1The School of Environmental Sciences, University of East Anglia, Norwich NR4 7TJ, UK
2National Centre for Atmospheric Science, School of Environmental Sciences, Univ. of East Anglia, Norwich NR4 7TJ, UK
3UJF – Grenoble 1/CNRS, Laboratoire de Glaciologie et Géophysique de l'Environnement (LGGE) UMR5183, Grenoble, 38041, France
4Grenoble Image Parole Signal Automatique (GIPSA-lab), Université Joseph Fourier/CNRS, BP 46, 38 402 Saint Martin d'Hères, France
5Max Planck Institute for Chemistry, Air Chemistry Division, Mainz, Germany
6Centre for Australian Weather and Climate Research, Commonwealth Scientific and Industrial Research Organisation, Aspendale, Victoria 3195, Australia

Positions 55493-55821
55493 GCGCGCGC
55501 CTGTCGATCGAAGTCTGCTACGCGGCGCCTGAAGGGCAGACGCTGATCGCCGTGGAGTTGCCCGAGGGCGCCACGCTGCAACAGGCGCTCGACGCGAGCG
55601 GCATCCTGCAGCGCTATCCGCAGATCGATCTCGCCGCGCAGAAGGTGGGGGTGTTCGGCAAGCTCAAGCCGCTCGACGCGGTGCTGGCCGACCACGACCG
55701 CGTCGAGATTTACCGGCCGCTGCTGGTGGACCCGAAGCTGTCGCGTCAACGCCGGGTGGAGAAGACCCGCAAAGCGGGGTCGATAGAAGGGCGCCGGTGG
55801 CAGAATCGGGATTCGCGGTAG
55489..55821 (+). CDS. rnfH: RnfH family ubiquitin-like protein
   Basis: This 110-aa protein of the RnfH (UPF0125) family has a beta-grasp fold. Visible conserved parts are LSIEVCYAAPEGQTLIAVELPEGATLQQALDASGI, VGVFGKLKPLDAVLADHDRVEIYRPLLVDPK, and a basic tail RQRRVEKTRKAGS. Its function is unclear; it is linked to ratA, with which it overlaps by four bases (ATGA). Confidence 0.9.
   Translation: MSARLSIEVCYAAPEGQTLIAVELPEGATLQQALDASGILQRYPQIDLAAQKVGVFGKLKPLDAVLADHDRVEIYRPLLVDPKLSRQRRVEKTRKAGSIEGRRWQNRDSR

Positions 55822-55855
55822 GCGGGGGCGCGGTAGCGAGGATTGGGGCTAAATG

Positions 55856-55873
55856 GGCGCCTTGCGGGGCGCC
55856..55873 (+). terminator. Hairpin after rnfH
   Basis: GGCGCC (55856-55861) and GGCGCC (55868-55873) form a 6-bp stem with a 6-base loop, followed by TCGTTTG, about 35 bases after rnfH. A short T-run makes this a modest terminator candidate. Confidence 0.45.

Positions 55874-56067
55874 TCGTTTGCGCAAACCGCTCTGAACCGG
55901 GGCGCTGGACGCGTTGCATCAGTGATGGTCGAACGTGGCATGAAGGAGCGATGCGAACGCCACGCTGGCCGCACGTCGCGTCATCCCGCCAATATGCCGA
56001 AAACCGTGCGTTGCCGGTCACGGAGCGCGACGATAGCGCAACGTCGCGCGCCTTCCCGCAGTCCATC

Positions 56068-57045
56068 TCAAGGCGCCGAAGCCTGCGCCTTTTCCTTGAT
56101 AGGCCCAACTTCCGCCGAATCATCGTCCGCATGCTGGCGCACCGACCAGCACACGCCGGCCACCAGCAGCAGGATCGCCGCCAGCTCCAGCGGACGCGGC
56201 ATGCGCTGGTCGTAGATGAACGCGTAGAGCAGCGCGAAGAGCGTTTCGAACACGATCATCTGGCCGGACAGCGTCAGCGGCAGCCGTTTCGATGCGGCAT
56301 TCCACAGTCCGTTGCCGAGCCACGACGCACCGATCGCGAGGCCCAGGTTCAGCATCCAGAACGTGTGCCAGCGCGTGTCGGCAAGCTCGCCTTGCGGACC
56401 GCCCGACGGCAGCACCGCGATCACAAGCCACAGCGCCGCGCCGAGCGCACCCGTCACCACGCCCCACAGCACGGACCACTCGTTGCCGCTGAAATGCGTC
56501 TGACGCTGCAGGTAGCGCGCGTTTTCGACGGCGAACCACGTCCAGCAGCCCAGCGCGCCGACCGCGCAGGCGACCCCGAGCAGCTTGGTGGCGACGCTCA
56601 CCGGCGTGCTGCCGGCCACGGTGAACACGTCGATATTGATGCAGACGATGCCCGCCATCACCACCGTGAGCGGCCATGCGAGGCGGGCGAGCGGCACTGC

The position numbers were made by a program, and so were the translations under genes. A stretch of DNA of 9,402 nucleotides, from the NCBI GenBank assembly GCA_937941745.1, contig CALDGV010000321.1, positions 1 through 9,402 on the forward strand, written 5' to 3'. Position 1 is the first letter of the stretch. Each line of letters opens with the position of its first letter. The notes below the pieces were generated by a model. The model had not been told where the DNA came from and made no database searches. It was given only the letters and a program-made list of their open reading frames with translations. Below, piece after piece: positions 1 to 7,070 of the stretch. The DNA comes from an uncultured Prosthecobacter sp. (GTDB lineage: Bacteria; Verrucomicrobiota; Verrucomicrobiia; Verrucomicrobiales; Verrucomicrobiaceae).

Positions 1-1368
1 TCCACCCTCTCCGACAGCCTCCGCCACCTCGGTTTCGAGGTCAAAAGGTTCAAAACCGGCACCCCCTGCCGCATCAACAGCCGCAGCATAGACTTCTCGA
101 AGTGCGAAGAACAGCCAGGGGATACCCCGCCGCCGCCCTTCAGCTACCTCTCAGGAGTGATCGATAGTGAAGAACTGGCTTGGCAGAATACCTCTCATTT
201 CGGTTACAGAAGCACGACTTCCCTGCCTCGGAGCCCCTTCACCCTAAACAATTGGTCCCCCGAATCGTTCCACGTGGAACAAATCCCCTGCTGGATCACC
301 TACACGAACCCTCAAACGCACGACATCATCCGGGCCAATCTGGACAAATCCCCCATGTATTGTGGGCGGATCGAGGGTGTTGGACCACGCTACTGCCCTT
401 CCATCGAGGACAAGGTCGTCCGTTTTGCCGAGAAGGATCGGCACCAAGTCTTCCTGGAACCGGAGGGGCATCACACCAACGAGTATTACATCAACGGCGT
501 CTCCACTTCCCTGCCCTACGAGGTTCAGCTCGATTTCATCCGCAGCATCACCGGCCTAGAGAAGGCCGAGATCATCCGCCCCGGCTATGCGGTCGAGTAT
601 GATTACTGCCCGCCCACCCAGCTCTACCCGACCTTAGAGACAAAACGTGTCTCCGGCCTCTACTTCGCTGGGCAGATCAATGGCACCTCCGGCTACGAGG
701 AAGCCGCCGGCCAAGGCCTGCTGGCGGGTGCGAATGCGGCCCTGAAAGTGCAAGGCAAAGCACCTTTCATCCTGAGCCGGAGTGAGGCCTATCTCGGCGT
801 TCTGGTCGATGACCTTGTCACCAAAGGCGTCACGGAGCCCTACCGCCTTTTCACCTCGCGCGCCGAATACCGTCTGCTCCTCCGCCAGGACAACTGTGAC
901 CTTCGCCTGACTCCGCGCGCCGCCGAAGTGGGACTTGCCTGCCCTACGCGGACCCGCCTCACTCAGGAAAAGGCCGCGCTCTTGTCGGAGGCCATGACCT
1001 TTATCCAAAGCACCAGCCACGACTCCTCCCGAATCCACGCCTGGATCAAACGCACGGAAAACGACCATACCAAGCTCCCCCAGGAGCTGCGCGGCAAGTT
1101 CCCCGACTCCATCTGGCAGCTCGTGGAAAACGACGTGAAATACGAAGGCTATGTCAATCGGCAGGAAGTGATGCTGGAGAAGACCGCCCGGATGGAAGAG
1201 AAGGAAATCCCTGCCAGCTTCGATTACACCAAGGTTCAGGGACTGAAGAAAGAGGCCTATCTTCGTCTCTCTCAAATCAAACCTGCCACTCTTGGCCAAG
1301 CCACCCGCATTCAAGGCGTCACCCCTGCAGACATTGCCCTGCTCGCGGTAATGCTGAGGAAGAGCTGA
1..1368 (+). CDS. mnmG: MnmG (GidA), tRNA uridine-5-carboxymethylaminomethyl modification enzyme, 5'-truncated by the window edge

Abstract. Long term measurements in background air (Cape Grim, Tasmania) and firn air (NEEM, Greenland) of the potent long-lived greenhouse gas SF5CF3 show that emissions declined after the late 1990s, having grown since the 1950s, and became indistinguishable from zero after 2003. The timing of this decline suggests that emissions of this gas may have been related to the production of certain fluorochemicals; production of which have been recently phased out. An earlier observation of closely correlated atmospheric abundances of SF5CF3 and SF6 are shown here to have likely been purely coincidental, as their respective trends diverged after 2002. Due to its long lifetime (ca. 900 yr), atmospheric concentrations of SF5CF3 have not declined, and it is now well mixed between hemispheres, as is also shown here from interhemispheric aircraft measurements. Total cumulative emissions of SF5CF3 amount to around 5 kT.